The German travel website reisereporter.de has recently published an article introducing hidden treasures and natural wonders often overlooked in Vietnam.
The first place mentioned by the author, Daniel Schramm, in the article is the Phong Nha-Ke Bang cave system, a “treasure beneath the earth” in Quang Binh.
He writes that there are few places in the world that can compare to the cave landscapes of Phong Nha-Ke Bang in Vietnam. This UNESCO World Heritage site is a haven for adventure and nature enthusiasts, with the famous Son Đoong cave being the largest cave in the world. Additionally, the Thien Duong cave boasts a magnificent limestone formation, and the En cave is one of the few caves in the world where camping is allowed.
The idyllic beaches in Con Dao district, Ba Ria-Vung Tau province, are also suggested by the author.
According to him, Con Dao is a true recommendation for travelers seeking a remote paradise island because it boasts some of the most beautiful and pristine beaches in Vietnam. These islands, part of a national park, still retain their original wilderness and serve as a retreat for nature lovers and those seeking tranquility.
One of the most impressive beaches in Con Dao is Dat Doc Beach with its pristine white sand and crystal-clear waters, ideal for swimming and snorkeling. The peaceful atmosphere and low number of tourists make this beach a perfect place to relax and immerse in nature.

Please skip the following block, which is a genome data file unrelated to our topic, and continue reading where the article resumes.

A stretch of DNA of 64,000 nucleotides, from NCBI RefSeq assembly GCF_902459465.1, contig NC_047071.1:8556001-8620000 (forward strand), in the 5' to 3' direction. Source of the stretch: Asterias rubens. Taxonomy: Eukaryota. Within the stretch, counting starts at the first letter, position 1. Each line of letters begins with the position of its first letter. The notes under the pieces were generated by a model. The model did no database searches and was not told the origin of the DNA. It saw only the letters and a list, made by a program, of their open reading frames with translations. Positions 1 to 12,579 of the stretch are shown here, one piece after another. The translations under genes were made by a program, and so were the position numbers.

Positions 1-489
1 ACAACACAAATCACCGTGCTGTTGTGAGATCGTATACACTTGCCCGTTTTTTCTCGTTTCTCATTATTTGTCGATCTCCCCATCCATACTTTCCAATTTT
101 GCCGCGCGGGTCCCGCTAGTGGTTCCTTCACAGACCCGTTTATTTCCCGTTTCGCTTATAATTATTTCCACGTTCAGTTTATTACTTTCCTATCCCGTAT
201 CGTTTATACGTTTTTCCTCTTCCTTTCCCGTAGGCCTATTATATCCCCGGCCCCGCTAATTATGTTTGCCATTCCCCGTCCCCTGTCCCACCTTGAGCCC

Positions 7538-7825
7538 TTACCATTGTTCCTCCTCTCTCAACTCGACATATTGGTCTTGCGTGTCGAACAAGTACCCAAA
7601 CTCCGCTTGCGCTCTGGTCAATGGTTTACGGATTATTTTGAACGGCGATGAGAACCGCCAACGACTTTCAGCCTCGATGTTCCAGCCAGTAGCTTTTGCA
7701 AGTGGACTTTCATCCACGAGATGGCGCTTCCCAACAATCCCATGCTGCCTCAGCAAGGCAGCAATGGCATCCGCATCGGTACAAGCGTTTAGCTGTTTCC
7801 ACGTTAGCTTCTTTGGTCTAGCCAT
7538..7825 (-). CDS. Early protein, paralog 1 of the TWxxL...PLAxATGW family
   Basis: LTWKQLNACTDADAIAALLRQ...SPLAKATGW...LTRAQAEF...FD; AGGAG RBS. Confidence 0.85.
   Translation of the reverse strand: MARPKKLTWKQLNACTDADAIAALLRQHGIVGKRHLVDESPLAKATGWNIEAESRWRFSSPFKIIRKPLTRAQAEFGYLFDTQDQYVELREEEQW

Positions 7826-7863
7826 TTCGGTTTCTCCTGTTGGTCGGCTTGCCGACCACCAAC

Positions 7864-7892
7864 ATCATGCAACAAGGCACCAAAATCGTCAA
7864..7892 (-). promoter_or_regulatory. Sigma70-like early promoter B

Con Dao is a real suggestion for tourists looking for a remote paradise island. Photo: Pham Thanh Tung
Another gem of Con Dao is An Hai, suitable for romantic seaside strolls along the coast and exploring the underwater world of Con Son Bay, where tourists can discover fascinating marine life and diverse coral reefs.
The article also introduces readers to Hoi An, Quang Nam province. The author emphasizes that although Hoi An is not an unfamiliar destination, there are many hidden gems to discover beyond the bustling ancient town.
Hoi An’s ancient town itself is undoubtedly captivating with its ancient architectural structures, but some truly hidden gems lie in less-visited places, such as the Chuc Thanh Pagoda, one of the oldest Buddhist temples in Vietnam.
The author suggests that when visiting Hoi An, travelers should choose to dine at small eateries and restaurants away from the main streets because these small establishments are often frequented by locals and offer authentic Vietnamese flavors.
Furthermore, the article mentions the hidden temples and pagodas in the former imperial capital of Hue in Central Vietnam, known for its impressive citadels and grand tombs.